Sunday, September 5, 2010

Where Philemon Reconciles Me with the Apostle Paul

It pains me that so many use verses of Paul as a battering ram, pulling them out of their context and swinging them around without care to Paul’s original intent, removed from the lens of the love of Jesus Christ. They use him to hold us back from one another when the truth is that Paul is way beyond any of us. He is way more loving and way more focused on behavior that reflects positively on the new lens through which he sees the world, namely the grace and mercy shown to each and every one of us through the life-altering love of Jesus Christ.

Throughout his letters, including this one, the smallest one of them all, there are three directives:
1) Don’t dominate or be dominated. In God’s eyes we are all equal and beloved children of God.

2) Love God deeply, no matter what. We are to unchain ourselves from our culture’s version of morals and legalism.

3) Let the Holy Spirit in. Leave keeping up with the institutions of this earthly kingdom up to those who think that this earthly kingdom is all they’ve got.

This letter is pure Paul, and the echoes of these three refrains can be found throughout. The beauty of Philemon is that we have every reason to believe that it has made its way through the centuries intact. The earliest manuscripts found match almost exactly with what we have today. The frustration is there is no letter in return. We have no addendum or epilogue. We don’t know what happens next.

Did Philemon accept Onesimus as his brother in Christ?
Did he step out of the chains of the morality and legalities of his culture in order to embrace a brother in Christ and welcome him as a beloved child of God?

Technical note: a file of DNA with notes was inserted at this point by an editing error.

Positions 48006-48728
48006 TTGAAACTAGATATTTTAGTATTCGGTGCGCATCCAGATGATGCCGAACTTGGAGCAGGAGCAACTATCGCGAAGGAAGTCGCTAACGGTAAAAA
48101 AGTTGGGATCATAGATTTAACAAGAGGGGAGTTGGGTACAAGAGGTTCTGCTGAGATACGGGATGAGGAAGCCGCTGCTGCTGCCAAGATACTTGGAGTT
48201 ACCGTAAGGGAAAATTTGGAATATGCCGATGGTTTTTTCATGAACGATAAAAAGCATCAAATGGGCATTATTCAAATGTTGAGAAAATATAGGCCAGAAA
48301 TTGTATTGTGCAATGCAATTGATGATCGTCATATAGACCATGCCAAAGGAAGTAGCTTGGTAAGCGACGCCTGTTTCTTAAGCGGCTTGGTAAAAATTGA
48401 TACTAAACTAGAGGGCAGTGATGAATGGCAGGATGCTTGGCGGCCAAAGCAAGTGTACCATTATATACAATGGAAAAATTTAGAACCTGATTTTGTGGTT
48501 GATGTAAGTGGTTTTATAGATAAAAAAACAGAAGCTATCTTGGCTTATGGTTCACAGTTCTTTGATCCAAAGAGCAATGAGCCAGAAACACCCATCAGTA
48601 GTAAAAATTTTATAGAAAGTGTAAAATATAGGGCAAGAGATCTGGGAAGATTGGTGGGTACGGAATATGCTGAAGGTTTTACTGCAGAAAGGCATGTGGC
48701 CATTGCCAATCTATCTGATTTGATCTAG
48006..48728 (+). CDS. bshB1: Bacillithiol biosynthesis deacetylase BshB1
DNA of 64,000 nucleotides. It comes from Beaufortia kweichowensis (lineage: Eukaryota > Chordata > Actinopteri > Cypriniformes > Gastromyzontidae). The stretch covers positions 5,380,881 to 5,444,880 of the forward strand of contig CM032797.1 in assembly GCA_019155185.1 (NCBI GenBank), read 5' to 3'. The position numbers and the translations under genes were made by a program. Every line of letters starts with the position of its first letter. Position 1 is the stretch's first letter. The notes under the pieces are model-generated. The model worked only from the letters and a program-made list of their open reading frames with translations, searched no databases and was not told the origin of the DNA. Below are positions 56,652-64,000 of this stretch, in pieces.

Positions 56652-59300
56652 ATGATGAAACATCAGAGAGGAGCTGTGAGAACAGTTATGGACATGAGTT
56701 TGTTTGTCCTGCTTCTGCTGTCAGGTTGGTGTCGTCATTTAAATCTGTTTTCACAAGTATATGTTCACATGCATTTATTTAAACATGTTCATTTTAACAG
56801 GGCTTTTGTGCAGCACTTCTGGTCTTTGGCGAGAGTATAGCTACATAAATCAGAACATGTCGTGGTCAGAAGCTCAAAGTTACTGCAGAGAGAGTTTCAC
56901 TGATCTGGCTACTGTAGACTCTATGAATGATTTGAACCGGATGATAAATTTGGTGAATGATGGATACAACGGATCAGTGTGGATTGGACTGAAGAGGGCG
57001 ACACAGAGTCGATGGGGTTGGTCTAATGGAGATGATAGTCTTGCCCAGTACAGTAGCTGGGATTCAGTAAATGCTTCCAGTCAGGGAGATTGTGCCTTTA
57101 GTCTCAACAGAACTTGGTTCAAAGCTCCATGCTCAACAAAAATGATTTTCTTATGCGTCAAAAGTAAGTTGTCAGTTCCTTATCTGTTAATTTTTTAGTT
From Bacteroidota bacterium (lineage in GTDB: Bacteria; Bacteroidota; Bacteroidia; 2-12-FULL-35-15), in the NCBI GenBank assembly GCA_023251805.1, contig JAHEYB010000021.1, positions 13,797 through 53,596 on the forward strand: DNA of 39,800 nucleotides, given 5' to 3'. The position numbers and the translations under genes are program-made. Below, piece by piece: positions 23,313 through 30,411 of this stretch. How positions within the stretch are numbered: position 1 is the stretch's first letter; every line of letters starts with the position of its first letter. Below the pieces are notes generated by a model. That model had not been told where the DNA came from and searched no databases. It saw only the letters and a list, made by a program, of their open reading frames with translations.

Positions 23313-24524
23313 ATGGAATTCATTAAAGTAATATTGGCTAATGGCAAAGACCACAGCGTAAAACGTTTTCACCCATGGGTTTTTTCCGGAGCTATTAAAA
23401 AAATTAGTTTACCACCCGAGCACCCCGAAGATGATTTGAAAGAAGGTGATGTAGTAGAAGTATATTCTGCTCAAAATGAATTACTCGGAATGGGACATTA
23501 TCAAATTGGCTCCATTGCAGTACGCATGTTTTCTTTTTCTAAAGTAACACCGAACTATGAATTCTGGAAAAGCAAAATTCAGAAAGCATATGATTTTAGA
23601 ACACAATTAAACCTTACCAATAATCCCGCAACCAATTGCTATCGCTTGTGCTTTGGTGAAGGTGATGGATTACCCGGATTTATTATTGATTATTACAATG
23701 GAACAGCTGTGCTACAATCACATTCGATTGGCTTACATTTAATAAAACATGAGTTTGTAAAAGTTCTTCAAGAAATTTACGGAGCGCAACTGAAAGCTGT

It reminds me of the story of the Prodigal Son. There too, we get no ending.
Does the older brother accept the return of his brother?
Does he step out of the chains of the morality and legalties of his culture in order to enter into the celebration that is going on just beyond the doors that he himself has closed?
Does he embrace his brother in Christ and welcome him as a beloved child of God?

And what about us? What will be the end of our story?
What would Paul write to us about? Who is our Onesimus?

What are we so right about that we are no longer open to the thought that we may be wrong?

Who can we not embrace because we are chained by the morals and legalities of our culture, keeping us from stepping out towards our brothers and sisters in Christ?
Who do we refuse to welcome – our brother, our sister - as a beloved child of God?

The grace of the Lord Jesus Christ be with your spirit and mine as we discern these things, strive to love God deeply and let the Holy Spirit in

4 comments:

Martha said...

Amen.
That? Will preach!

Juniper said...

ditto martha. just great.

Mary Beth said...

As I said, an excellent sermon. I am seeing Paul in a whole new light and that was sorely needed...

ElastiGirl said...

very nice - the opening lines about Paul's words being used as weapons are powerful in their truth